In summary of their findings, the study authors wrote, “From 1990 to 2009, the number of hospital EDs in nonrural areas declined by 27%, with for-profit ownership, location in a competitive market, safety-net status, and low profit margin associated with increased risk of ED closure.”
Thus, the study showed that market-driven factors were significantly associated with the ED closings, and the closings affect the poorest, uninsured, and most vulnerable patients, who depend on “safety net hospital emergency departments” for their care, the most.
“As more of these patients lose access to primary care, an increasing number of EDs are meeting criteria as safety-net facilities, which suggests that more EDs may be at risk of closing in the future,” the researchers observed. “ED closures can have substantial effects on vulnerable communities, causing a decline in care as hospitals serving poor and minority populations select to provide services based on profitability rather than community health needs.”
Further explaining the profound and alarming effect that these profit-driven Emergency Room closings can have, the authors said:
“The closure of an ED can have profound repercussions for a community. Closures can adversely affect access to emergency care for everyone—insured and uninsured alike. Hospital closures significantly affect access to care not only by increasing the distance to the nearest hospital but also by increasing the patient load at neighboring hospitals. ED crowding degrades quality of care, not only by prolonging patient waiting times and increasing the rate of patients who leave without being seen, but also in terms of outcomes, including increased rates of morbidity and mortality. Because Medicaid, SCHIP, and uninsured patients are highly reliant on hospital EDs for acute care, ED closure can displace tens of thousands of uninsured and low-income patients to other EDs, worsening crowding and potentially setting the stage for additional closures.”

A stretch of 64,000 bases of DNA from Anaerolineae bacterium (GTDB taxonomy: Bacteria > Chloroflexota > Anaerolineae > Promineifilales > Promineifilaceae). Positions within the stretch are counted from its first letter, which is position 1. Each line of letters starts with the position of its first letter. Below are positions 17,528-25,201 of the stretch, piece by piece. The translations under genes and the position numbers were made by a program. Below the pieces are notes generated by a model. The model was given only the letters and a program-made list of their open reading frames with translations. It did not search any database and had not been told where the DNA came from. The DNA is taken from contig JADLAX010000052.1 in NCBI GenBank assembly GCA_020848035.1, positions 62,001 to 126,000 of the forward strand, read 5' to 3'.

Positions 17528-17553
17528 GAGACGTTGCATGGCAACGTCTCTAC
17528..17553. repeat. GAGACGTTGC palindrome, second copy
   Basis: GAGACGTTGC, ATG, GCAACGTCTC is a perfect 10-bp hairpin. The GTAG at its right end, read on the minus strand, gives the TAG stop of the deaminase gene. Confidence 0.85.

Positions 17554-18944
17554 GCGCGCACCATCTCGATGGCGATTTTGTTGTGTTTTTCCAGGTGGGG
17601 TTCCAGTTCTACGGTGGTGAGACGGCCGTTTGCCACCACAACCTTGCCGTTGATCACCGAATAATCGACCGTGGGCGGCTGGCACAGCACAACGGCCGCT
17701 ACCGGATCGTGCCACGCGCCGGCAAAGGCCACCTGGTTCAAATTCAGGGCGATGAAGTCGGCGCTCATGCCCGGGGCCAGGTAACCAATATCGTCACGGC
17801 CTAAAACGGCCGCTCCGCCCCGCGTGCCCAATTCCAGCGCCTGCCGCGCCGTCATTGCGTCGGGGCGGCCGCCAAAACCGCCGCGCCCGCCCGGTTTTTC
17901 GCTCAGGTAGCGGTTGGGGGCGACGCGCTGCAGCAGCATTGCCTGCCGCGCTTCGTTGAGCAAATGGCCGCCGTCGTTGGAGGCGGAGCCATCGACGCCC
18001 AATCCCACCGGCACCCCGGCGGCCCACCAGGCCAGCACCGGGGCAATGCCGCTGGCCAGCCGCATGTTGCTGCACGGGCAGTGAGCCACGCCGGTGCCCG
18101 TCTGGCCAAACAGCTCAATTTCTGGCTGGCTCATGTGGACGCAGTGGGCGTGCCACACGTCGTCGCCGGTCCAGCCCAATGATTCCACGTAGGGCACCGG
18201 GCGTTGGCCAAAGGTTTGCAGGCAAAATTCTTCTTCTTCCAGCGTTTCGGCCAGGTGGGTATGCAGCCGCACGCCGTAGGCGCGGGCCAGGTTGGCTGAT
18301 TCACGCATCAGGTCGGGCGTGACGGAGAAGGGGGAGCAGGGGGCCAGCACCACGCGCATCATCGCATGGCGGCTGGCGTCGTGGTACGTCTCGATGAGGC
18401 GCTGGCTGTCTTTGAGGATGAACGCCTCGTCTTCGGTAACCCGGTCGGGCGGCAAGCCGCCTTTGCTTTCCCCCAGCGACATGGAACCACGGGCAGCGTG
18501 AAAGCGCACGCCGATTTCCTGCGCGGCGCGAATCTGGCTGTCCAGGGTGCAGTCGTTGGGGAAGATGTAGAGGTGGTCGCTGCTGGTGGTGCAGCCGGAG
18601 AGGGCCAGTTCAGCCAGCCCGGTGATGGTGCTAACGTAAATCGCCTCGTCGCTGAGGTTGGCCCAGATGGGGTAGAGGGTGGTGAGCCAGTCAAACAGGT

The authors point out that their study analyzed Emergency Room closings only through 2007, before the severe economic recession of 2008, which they surmise most likely brought increased financial pressures on hospitals that may actually have increased the rate of Emergency Rooms closed after the study period.
“Our findings underscore that market-based approaches to health care do not ensure that care will be equitably distributed,” the researchers concluded. “In fact,” they said, “the opposite may be true.” “As long as tens of millions of Americans are uninsured, and tens of millions more pay well below their cost of care, the push for ‘results-driven competition’ will not correct system-level disparities that markets cannot—and should not—be expected to resolve,” the study authors concluded.
The Full Study Report, entitled Factors Associated With Closures of Emergency Departments in the United States, is available in the May 18, 2011 issue of JAMA, the Journal of the American Medical Association.